The concerns of Hasselberger and Gutíerrez are only two of the countless needs and demands that the new contract must meet. The district has wanted to run the nation’s second largest school district on the cheap and on the back of workers. This situation is untenable.
This was widely understood at the community forum in Boyle Heights. Children, parents, educators, staff and student-teachers all left the forum with a determination to continue raising support for the strike in the community. After the forum, the crowd took their protest to an intersection on César Chávez Blvd, where cars and low-riders honked, movie crews filming gave thumbs up and firefighters played the sirens for the rally.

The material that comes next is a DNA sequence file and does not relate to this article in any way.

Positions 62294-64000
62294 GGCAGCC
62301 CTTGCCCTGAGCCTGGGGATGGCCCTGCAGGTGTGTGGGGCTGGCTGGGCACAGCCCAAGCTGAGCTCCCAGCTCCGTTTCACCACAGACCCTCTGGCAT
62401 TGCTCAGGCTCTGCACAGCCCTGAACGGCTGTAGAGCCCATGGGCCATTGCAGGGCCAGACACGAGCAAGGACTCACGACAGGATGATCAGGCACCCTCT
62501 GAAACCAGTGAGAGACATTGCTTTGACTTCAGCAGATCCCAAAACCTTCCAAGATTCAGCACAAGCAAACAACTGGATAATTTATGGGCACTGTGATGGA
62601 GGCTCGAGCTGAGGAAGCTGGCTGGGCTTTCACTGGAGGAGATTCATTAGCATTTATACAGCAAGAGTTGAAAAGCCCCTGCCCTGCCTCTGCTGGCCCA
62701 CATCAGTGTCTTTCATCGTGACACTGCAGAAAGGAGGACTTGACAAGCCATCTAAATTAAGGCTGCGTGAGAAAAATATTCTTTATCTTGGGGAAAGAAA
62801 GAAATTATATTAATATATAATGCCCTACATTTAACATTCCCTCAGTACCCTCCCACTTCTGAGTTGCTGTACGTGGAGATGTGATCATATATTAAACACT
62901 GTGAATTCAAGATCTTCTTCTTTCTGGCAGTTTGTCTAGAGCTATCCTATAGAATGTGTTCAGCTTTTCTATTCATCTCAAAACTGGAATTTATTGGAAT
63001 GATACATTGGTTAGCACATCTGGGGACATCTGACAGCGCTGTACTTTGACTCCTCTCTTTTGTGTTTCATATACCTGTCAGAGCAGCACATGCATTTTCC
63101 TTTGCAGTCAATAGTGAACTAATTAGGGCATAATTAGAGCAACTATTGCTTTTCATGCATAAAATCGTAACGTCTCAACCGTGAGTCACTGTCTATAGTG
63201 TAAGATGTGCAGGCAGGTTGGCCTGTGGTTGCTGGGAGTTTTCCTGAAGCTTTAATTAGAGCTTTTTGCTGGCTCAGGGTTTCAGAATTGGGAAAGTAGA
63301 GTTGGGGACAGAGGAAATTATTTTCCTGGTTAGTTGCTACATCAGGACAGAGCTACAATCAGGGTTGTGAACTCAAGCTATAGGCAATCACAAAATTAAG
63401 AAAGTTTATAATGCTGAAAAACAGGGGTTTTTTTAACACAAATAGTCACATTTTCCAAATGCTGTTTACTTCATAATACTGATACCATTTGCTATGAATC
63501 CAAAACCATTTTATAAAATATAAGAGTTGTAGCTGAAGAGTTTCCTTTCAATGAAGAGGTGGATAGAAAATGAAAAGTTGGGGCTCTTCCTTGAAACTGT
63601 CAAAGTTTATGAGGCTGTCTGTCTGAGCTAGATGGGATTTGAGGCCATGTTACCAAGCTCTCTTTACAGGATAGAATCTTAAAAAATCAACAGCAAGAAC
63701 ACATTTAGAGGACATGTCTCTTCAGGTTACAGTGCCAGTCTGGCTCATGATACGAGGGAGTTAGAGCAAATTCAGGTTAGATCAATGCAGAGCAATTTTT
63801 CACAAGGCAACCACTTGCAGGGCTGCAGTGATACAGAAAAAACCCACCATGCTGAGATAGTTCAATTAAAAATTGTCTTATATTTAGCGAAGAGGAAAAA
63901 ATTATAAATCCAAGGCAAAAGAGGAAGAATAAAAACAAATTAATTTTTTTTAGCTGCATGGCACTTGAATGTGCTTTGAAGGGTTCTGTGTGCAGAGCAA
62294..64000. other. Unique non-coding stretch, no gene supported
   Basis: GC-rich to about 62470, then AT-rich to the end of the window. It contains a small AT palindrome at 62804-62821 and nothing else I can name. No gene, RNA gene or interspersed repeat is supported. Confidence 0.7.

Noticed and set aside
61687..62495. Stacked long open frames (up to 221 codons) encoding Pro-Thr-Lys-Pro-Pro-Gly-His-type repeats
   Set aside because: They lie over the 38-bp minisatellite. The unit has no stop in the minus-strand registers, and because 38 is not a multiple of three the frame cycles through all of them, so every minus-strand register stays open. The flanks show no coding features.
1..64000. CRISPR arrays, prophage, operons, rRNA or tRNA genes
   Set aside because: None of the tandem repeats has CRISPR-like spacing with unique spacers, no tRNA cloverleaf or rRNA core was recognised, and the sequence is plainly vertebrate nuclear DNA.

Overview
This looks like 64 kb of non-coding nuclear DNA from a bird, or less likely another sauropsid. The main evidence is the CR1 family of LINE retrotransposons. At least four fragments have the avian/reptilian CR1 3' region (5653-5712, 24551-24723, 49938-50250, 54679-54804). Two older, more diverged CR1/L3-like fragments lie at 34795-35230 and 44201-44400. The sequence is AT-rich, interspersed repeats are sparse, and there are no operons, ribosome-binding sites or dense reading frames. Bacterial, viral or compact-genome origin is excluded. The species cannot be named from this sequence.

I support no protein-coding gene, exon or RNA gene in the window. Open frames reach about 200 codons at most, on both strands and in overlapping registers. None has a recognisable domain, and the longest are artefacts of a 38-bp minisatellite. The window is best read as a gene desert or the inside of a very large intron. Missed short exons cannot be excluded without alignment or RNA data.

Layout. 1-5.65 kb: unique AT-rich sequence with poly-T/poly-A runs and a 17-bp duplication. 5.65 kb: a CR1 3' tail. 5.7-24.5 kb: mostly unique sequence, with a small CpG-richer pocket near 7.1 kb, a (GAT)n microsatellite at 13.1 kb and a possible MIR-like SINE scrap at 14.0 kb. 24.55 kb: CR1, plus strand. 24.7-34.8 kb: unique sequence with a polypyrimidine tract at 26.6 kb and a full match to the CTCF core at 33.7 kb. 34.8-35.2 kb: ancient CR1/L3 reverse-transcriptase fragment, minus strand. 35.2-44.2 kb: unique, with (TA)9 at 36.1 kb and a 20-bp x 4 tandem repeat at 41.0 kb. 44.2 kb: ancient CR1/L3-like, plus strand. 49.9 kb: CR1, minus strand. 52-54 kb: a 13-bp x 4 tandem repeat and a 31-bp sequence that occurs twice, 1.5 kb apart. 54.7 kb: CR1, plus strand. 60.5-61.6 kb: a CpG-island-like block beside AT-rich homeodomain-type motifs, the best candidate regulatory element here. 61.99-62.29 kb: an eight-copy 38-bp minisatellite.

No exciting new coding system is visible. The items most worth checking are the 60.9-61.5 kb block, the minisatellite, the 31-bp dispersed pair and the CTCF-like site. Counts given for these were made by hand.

These types of forums will be important to continue raising support, and to rally the city of Los Angeles to our side. This must be a concerted effort by parents, teachers, students, unions and community organizations to make sure teachers know we have their back.
Old-school organizational strategies like tabling, door-to-door campaigns, phone calls and in-person conversations will be crucial part of winning the community to support the strike, as will some of the more modern features of the #RedForEd strikes such as Facebook groups and grassroots social media campaigns.
Through all these tactics and more, we need to build solidarity across the vast working-class population of Los Angeles with the UTLA as they move forward towards a strike that’s urgently needed to take on the city’s wealthy elite.